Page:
I’ve got a question for you. You’re big on self-improvement and advice and wisdom. And so what advice would you give to you the night before you started memoryBlue? If you could.

Brandon Eyring:
Well I think it’s the advice that I probably did give myself, which was kind of going back to my background was like you got to find your own way. Like it’s one thing to just be told what to do. It’s another way to figure it out. So I could go reinforce back to myself and anyone else. It doesn’t have to just be sales development or memoryBlue, but you have to take the initiative and you have to find your own way to be successful.

Chris Corcoran:
Very good. So then you started in May. And talk to us more about that. Like everyone, when they start a job or they do have a new experience, they all have expectations and very rare is that a match of what actually happens is to what you expect? So how, how is this job different than what you expected?

Brandon Eyring:
I’ve always looked at sales is a personal development game for me. I’ve always, ever since I’ve been a kid I’m actually introverted, and I had trouble communicating because I fit into kind of a shell like a turtle almost. So I always looked at sales as an opportunity to develop. That’s how I looked in at memoryBlue like, look, I’m going to take this opportunity to better myself, which I think is another piece of advice I would give is just work harder on yourself than you would on your job. I can work really hard making dials, but if I don’t get better, those dials aren’t going to mean anything. I looked at memory bushes and opportunity to get better. Safe to say that worked out.

Marc Gonyea:
Yeah. So had you considered sales at all?

Brandon Eyring:
I had considered sales because in college I did some network marketing, so I was sold on the idea of like building teams and being able to sell products and whatnot. But the problem with any model like that, it’s just not the right vehicle for most people. That really got me hooked on personal development. I saw the light at the end of the tunnel. But I didn’t know about tech sales and or software. I remember we spoke specifically on why software sales and the way you broke it down really helped me understand like why this industry and the fact that with software, you have costs to iterate and grow the software, but once you create the software you don’t have to do that process over and over and over again. You have the software, you develop it and you grow it, but the margins of you creating the software and then being able to sell it for the first specific solution. It just made sense to me to be like the salesperson being able to help the market benefit from the software and help me financially as well. It just made sense that that was the market to be in.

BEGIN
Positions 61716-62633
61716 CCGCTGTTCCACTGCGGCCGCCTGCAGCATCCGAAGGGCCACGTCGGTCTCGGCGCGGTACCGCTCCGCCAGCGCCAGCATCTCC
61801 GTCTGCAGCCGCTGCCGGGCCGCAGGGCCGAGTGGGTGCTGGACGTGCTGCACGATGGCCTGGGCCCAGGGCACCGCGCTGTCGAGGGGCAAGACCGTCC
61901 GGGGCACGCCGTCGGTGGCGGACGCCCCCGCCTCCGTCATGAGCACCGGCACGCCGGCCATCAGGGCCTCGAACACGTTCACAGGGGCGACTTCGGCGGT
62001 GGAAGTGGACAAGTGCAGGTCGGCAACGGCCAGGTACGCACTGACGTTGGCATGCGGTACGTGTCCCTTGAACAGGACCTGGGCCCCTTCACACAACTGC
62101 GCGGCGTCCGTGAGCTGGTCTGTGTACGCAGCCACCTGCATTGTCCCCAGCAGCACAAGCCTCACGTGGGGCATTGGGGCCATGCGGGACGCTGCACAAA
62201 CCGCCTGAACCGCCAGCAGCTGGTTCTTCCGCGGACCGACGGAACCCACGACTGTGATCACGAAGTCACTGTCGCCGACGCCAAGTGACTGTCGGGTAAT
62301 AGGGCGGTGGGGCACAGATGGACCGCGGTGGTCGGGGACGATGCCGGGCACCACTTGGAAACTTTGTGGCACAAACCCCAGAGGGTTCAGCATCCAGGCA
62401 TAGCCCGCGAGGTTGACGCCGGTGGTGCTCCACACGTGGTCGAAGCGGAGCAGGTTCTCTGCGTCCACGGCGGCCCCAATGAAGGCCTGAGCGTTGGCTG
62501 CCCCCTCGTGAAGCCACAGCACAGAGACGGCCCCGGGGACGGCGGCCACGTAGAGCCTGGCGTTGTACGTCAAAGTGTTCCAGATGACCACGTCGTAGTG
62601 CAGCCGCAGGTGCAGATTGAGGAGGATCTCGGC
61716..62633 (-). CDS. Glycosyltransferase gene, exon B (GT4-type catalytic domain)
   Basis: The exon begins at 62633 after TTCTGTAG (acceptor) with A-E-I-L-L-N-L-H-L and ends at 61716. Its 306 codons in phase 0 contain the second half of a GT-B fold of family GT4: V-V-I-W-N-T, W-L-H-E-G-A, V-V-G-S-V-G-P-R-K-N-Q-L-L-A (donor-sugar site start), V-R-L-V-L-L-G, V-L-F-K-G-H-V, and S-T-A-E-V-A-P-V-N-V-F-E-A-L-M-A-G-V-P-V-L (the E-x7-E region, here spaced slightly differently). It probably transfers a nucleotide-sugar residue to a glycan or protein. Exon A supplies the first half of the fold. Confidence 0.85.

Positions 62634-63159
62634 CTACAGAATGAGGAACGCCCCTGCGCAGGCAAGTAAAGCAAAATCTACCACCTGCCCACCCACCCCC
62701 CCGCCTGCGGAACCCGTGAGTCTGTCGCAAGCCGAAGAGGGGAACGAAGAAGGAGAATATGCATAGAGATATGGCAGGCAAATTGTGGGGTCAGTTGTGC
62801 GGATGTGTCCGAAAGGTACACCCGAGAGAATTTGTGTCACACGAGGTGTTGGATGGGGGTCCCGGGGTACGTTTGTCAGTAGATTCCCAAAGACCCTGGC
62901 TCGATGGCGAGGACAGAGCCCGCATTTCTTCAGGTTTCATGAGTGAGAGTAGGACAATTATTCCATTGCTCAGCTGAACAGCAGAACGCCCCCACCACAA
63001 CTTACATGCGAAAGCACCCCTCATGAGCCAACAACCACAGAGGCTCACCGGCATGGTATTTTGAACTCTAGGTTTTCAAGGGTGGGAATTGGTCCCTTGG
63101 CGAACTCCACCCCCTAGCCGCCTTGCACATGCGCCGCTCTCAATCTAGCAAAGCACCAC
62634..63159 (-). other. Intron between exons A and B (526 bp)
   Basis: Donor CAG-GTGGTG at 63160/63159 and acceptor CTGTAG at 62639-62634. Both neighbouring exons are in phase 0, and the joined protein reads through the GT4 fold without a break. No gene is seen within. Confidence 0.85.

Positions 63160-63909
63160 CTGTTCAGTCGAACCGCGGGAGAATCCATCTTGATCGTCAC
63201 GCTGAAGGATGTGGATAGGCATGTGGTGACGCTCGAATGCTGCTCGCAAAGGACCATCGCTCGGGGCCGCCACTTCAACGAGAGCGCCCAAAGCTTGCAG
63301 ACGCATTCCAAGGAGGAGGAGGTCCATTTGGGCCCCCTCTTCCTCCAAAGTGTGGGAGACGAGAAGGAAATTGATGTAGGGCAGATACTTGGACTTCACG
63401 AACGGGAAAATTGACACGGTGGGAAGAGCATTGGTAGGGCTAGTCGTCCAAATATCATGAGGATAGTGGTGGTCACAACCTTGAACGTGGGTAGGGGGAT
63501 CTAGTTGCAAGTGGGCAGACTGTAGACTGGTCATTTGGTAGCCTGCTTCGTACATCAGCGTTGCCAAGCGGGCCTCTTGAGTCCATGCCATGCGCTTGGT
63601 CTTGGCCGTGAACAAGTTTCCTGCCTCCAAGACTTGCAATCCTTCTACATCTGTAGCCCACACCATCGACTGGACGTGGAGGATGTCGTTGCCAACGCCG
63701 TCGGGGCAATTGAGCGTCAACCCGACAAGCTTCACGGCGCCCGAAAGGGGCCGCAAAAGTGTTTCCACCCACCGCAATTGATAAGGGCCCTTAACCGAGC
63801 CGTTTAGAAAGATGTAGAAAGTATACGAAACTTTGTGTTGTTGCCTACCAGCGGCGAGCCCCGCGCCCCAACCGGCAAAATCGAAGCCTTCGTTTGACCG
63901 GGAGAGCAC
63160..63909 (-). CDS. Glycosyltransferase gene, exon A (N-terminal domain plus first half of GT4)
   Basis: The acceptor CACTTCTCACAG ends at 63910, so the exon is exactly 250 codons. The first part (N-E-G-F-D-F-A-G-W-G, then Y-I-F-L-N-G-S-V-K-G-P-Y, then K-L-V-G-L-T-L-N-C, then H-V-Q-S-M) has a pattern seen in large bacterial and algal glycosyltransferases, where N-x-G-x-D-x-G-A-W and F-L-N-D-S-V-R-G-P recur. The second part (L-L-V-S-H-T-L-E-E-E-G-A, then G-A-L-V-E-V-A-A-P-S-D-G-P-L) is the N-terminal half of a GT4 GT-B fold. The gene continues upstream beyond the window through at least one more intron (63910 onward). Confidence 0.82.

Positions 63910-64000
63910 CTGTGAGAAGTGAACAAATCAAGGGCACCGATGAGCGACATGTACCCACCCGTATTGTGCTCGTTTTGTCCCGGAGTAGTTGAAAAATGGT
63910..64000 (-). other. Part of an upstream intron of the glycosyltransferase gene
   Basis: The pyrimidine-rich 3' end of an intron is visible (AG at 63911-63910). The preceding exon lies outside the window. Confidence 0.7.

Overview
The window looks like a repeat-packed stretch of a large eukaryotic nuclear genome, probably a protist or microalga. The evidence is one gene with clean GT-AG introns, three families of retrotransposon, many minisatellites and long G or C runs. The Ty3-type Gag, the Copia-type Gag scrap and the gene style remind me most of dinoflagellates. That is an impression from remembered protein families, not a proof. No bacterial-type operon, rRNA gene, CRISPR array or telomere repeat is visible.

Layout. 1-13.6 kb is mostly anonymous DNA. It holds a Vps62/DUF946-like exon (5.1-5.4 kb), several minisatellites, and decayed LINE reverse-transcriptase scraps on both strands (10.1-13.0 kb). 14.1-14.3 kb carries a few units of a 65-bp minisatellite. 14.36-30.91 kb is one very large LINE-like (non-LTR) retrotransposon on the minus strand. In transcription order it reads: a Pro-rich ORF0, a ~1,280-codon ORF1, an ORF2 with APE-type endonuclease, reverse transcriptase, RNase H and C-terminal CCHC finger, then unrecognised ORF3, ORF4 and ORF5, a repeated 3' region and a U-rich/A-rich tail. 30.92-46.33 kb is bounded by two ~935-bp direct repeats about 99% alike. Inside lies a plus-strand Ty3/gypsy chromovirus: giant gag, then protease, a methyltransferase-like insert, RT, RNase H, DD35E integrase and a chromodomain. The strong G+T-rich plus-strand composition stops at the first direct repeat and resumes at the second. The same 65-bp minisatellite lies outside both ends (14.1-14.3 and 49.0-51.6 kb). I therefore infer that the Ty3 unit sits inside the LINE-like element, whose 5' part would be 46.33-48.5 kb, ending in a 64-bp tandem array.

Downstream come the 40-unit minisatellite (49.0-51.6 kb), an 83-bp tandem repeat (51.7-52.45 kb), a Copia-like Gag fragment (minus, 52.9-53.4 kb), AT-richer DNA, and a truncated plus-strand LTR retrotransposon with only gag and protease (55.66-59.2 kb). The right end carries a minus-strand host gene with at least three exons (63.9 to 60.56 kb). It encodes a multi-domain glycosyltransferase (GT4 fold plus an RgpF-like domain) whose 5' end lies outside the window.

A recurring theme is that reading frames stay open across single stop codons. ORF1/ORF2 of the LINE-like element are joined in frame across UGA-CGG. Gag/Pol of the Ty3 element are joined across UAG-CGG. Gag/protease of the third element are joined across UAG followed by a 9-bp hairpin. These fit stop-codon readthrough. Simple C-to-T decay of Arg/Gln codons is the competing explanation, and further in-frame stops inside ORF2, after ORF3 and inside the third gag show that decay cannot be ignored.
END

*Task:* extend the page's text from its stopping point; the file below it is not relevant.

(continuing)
Marc Gonyea:
So you came on and then who did you work with? What clients did you have? Who’s your DM?

Brandon Eyring:
So my DM was Mike Mishler. He was tremendous for me. I remember my first week at memoryBlue the first phone call, dialing. Someone answers the phone. I hang up.

Chris Corcoran:
Did you count that as a CWP?

Brandon Eyring:
No, probably not. But what I did count that was like I need to like do something cause I can’t do this again. Be in a job where I can’t do my job. So I was like I gotta like figure out how to fix this. I was on Pure Storage. I mean that’s a tough sale. We don’t know what you’re talking about with databases and the hybrid, whatever. I was determined I was like I’m gonna figure it out. I started reading a bunch of books.

The other key thing that really set me apart at memoryBlue at the time was I’m going to tackle my challenges one at a time. I think about the most immediate challenge in front of me. There’s only one challenge that everyone’s ever facing at a time. It’s prevalent and you got to overcome that. I thought about like a video game. So it’s like I’m at level whatever. In order to go to the next couple levels I have to beat this boss and this boss is in the form of a challenge. And so getting to talk on the phone was, was one level. I gotta figure it out.

What made sense to me was books people have written stuff about how to like overcome call reluctance and get callous to rejection. Let me dive in, solve that challenge for myself and then I get faced with another challenge. Okay, I can get someone on the phone then what? I can’t ask the right questions. I don’t have the right funnel. Google how to ask better questions, Spin Selling, read Spin Selling, implement, Spin Selling. It works great. And that lesson has helped me to this day.

Marc Gonyea:
That’s great. Did you get anybody at memoryBlue to help you along with that or was it just like Brendan Eyring Inc? You’re a self-starter and you definitely marched to your own beat in a good way, but did we help you with anything?

Brandon Eyring: